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It may have taken 34 years, but Ron Paul has arrived, and he doesn't plan to squander the moment. His agenda includes landing the chairmanship of the House Financial Services Committee panel that oversees monetary policy—a job that will give him the power to push legislation reining in the central bank and to haul Fed governors up to Capitol Hill for hearings.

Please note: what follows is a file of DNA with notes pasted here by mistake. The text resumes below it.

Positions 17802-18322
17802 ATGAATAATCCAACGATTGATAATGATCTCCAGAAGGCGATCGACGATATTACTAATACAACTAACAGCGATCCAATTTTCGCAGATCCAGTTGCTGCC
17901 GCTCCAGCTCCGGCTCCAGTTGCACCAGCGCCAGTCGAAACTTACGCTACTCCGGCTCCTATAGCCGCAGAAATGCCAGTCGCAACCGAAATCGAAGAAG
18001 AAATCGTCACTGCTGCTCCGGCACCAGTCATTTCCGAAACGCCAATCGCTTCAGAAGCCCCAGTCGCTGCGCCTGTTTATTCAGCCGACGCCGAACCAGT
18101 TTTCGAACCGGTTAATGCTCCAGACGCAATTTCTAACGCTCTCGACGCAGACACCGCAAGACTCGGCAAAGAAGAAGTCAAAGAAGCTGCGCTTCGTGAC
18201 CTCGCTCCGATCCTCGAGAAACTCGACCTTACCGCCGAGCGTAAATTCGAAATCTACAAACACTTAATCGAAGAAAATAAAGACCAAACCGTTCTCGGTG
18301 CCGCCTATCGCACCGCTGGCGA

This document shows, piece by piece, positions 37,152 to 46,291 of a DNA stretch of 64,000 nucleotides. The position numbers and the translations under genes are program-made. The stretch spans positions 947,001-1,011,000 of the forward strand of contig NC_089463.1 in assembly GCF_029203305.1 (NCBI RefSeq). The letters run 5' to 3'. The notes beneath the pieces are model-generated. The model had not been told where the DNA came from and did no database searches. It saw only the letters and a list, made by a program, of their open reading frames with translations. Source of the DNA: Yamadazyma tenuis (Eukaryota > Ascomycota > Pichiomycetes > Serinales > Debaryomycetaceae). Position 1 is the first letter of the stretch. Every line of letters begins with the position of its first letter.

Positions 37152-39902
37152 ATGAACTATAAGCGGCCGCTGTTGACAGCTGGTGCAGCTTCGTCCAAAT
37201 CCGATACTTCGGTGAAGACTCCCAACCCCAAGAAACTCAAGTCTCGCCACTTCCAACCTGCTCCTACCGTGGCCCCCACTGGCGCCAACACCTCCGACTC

The prospect has Wall Street, Fed officials, and even Republican House leaders worried that Paul's agenda could roil the markets and make a mockery of the U.S. financial system. This is a man, after all, who entered politics because President Richard Nixon bucked the gold standard in 1971, and now wants to make gold and silver legal tender. He is pressing for an audit of the Fort Knox bullion depository and, earlier this year, grilled Fed Chairman Ben Bernanke about the central bank's alleged funding of Watergate and Saddam Hussein's nuclear program. Bernanke called the charges "absolutely bizarre."